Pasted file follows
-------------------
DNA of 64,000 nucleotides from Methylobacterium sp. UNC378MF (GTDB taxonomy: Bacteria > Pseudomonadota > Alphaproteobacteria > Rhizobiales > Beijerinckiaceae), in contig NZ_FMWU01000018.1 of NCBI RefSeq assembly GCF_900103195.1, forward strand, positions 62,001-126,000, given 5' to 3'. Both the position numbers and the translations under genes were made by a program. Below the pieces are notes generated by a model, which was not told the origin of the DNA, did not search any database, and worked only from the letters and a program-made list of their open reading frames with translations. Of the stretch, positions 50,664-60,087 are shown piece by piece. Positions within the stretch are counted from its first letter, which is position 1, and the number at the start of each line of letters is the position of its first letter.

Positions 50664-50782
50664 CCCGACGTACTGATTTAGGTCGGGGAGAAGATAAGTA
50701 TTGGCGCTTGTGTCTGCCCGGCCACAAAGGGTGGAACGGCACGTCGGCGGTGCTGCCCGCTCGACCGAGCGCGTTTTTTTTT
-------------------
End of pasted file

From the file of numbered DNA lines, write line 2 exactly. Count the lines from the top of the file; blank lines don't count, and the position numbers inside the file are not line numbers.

Positions 50664-50782